• Join over 1.2 million students every month
  • Accelerate your learning by 29%
  • Unlimited access from just £6.99 per month

Analyse how 'Captain Corelli's Mandolin' blends comedy and tragedy?

Extracts from this document...


Analyse how 'Captain Corelli's Mandolin' blends comedy and tragedy? 'Captain Corelli's Mandolin' is a multifaceted novel that works on many levels: a love story, a war epic; and a deconstruction of just what determines the facts that make it into the history books. Set largely during World War II, Captain Corelli's Mandolin concerns the occupation of a Greek island, Cephallonia, by Italian troops. The writer with intent focuses on an 'insignificant' island beset by the larger problems of a world at war; de Berni�res has mirrored perfectly the connection of the minor details of individual lives with the great sweep of history, the minor with the Meta. De Berni�res has, thus, set up a microcosmic society. The novel says something profound about humanity and how cyclical history is without ever having to spell it out. Throughout de Berni�res' novel: there is a constant juxtaposition of comedy and tragedy. Much stress is placed on the fine line between the two: Comedy and farce rub shoulders with tragedy and horror. "Germany is taking everything, the Italians are playing the fool, the French have run away, the Belgians have been overrun whilst looking the other way..." ...read more.


Corelli contradicts fascism's uniformity and ridicules its quest for perfection, Corelli on the whole satirises the army. De Berni�res' amalgamation of tragedy and comedy is demonstrated in Chapter 43 "The Great Big Spiky Rustball". Once Corelli is made aware that there might be an unexploded mine about, the comedy sets in. Corelli is uses this opportunity as a theatrical publicity stunt to win over the respect of the locals, and ultimately impress Pelagia and her reluctant father. The farcical nature of this chapter acts well as a comic interlude. In this chapter a corporal explicitly points out the incompetence of Captain Corelli's plan to detonate the mine "the hole is in the wrong place". Ironically, the last sentence corporal utters is "a dead man can't press charges. If you want to die, OK, I'll watch". Captain Corelli persists with his plan, the consequences disastrous. After the 'sporcaccione' of an explosion, Corelli, who was lucky to have survived, is described as "indistinguishable from the wet sand because he was perfectly covered in it." The comic elements of the novels emerge here were the downright slapstick and the comic absurdity surface. The on looking crowd become aware of the presence of the corpse of ironically the smug corporal. The crowd are comically unaffected by the death. ...read more.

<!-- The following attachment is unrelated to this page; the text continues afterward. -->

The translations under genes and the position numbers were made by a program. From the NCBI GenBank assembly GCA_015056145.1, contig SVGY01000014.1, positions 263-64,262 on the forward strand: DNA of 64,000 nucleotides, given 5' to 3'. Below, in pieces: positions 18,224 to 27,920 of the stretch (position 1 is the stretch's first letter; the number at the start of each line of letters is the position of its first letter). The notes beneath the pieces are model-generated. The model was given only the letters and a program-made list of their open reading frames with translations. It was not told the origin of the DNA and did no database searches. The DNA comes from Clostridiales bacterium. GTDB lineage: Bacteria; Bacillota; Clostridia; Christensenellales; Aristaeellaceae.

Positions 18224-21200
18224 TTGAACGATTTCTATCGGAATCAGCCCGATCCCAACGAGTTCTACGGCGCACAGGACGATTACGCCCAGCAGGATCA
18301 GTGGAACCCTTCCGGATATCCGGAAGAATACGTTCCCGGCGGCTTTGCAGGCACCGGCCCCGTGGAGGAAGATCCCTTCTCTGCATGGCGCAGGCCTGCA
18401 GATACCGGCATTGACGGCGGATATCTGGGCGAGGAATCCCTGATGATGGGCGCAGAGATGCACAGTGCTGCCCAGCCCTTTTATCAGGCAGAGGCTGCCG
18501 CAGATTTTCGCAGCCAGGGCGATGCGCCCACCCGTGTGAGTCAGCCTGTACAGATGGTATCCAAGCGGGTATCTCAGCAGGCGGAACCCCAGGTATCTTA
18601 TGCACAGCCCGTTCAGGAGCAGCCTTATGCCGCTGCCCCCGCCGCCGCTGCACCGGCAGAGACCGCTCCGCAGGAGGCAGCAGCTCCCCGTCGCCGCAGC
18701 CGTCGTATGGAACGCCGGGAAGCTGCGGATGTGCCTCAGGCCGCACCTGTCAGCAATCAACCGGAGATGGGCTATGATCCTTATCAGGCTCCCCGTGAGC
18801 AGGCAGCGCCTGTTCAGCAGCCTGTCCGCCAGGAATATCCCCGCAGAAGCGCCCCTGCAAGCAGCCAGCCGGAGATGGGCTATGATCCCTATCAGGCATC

Without realising the group become separated. Captain Corelli and Pelagia find themselves separated from the other two. Corelli hears an anti-aircraft gun crack and thinks Pelagia is injured. Farcically, it had only been a thorn that had scraped her cheek, making her jerk her head back resulting in her hair getting caught on the briars. After helping Pelagia, Corelli plants a kiss on Pelagia's cheek, she starts to cry. Pelagia's tears roll down into the bucket where they had collected the snails. "You're drowning them" Corelli jokes, Pelagia begins to cry again. Pelagia's feels her nose begin to run and she describes her anxiousness that "she might leave mucous on the epaulette of his uniform" as they embrace. Pelagia sniffs harder in order to prelude this eventuality. The extract moves from the sublime to the ridiculous. Much emphasis is placed the simplicity of life on the island, there is a sense of joy in the everyday, a delight in the absurdities of normal domestic life, even under difficult circumstances. The transcendence of beauty, the nobility of the oppressed, the futility of war and the power of love, are the recurring themes throughout the novel. These themes surface throughout the novel, co-existing in the comic and the tragic scenes. ...read more.